Maybe I have become a bit spoiled. After all, for the last 25 years, I have had a terrific seat to watch college basketball, specifically the Badgers. They have won a lot, including this season. They have won in dramatic fashion. The Big Ten regular season was thrilling, and around here, that still matters.
Sure, it would have been fun to see the Badgers put together a run in the NCAA tournament. However, with an early exit, I actually was able to watch more tourney games than I have seen in years. It was entertaining stuff. At least it was to me.
Not everyone shares that opinion. There are some, including popular national talk show hosts such as Dan Patrick and Mike Greenberg of "Mike & Mike in the Morning" fame who were underwhelmed by this year's Big Dance.
Monday night's title game aside, Patrick told his audience that outside of Florida Gulf Coast's run to the Sweet 16 and the drama of Louisville guard Kevin Ware's injury, there was little that he viewed as compelling.
On his ESPN Radio show, Greenberg expressed disappointment at the overall quality of play. In his opinion, it simply wasn't very good.
I am sure those two have company in their critique of college basketball. I just tend to believe it is not in such dire straits.
Yes, the game could use some tweaks. There probably are several reasons why scoring is down. One-and-done players likely have hurt both the college and the NBA game. Perhaps the college game is too physical. Maybe there are too many AAU games and not enough drill work in the summer.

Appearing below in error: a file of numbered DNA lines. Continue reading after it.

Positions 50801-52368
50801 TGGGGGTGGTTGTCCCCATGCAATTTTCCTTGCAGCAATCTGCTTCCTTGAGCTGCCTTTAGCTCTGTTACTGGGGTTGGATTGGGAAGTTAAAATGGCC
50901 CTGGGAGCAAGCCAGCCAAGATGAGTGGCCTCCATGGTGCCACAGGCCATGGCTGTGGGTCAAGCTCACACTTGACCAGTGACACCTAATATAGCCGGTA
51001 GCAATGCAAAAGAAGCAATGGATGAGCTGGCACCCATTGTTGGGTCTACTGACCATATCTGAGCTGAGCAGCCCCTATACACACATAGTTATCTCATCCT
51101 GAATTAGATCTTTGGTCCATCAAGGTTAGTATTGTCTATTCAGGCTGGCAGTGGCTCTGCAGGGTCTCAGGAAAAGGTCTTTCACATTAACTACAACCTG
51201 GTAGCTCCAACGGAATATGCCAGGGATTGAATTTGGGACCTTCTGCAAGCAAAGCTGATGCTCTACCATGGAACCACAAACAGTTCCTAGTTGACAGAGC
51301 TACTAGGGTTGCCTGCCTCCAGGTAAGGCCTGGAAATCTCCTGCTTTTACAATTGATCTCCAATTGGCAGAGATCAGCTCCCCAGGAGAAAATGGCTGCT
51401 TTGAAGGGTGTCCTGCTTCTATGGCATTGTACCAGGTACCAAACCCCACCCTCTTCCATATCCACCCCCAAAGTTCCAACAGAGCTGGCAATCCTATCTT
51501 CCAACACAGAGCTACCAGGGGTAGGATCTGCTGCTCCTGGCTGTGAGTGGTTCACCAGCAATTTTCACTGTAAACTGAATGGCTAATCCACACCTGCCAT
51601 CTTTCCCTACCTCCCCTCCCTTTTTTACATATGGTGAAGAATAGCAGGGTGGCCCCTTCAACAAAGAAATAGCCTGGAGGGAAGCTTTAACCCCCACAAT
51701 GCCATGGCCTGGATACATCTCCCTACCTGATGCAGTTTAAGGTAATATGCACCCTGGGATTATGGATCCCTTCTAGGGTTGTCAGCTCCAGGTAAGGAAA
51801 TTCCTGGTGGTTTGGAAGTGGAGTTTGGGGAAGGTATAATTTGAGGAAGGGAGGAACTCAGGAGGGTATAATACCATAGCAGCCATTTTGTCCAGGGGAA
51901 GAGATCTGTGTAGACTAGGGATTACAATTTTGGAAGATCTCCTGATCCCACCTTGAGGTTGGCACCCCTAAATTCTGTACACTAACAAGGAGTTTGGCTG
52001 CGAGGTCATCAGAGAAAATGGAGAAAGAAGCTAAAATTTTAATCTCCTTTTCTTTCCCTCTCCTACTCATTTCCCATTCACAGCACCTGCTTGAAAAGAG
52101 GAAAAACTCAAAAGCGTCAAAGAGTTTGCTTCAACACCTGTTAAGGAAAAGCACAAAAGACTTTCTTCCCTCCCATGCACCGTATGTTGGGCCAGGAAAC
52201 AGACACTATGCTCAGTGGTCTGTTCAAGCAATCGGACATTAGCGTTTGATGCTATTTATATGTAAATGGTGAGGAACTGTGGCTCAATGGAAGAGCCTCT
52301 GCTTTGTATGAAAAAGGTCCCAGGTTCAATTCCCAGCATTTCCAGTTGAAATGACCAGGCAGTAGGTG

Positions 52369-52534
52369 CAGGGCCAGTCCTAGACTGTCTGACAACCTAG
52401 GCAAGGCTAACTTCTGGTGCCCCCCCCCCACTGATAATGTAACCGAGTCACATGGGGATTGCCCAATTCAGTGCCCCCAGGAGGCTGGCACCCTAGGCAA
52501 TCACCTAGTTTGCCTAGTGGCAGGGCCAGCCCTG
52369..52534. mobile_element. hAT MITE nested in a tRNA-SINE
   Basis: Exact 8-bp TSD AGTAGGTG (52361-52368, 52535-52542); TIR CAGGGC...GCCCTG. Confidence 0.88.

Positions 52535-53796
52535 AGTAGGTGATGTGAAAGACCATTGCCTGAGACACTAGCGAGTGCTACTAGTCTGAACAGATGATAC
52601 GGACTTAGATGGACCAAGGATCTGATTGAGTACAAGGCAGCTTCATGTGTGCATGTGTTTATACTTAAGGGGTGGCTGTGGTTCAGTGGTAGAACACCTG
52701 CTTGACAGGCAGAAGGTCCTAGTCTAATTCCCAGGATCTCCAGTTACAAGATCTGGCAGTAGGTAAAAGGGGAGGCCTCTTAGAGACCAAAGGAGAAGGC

I can buy all of that. Yet sometimes we conveniently forget that great games do not require high scores.
Remember the 1983 title game, when Lorenzo Charles dunked at the buzzer to give North Carolina State a shocking victory against Houston? The final score was 54-52.
Or how about a year earlier, when a young player named Michael Jordan hit a jumper to give North Carolina a one-point victory against Georgetown? The final was 63-62.
Then there was three years ago, when Duke hung on to beat Butler. The Blue Devils survived only when Gordon Hayward's half court heave bounced off the glass, then the rim. Final score: 61-59
Yes, scoring is down. Yes, watching teams get up and down the floor is enjoyable to watch. But to me it doesn't define whether a game is good.
I think Wichita State made for a heck of a story. Badgers fans might remember Shockers coach Gregg Marshall, who in 2006 brought a Winthrop team to the Kohl Center and took Wisconsin to overtime. This year Marshall guided a nine-seed to the Final Four.
LaSalle had to win a play-in game, also known as a "first round" game. A 13-seed made it through to the Sweet 16.
Florida Gulf Coast made us aware of Dunk City.
Michigan, while falling just short of the national title, needed a stunning comeback to get past Kansas in the Sweet 16. Ohio State had two game-winners at or just before the final horn.
All in all, the Big Ten fared well in the NCAA tournament. Four teams survived the first weekend, two made the Elite 8, and Michigan, a team that went 0-2 against the Badgers, went toe-to-toe with the tourney's overall No. 1 seed.
The college game isn't perfect, but there soon could be some changes to make it better. Earlier this week, ESPN's Andy Katz reported the rules makers are looking at expanding replay in the final minute of games. Sounds good to me.
For several years, the physical nature of games has been an issue, specifically defenders who constantly bump offensive players off course (called, oddly enough "bumping the cutters"). We will see what, if anything, is done about it.
I would guess every sport has hot topics. Basketball has its share. But overall, the product remains pretty solid to me. Perfect? No, but still very watchable.
I just hope next year I get to see more of the tournament in person.
After all, I am spoiled.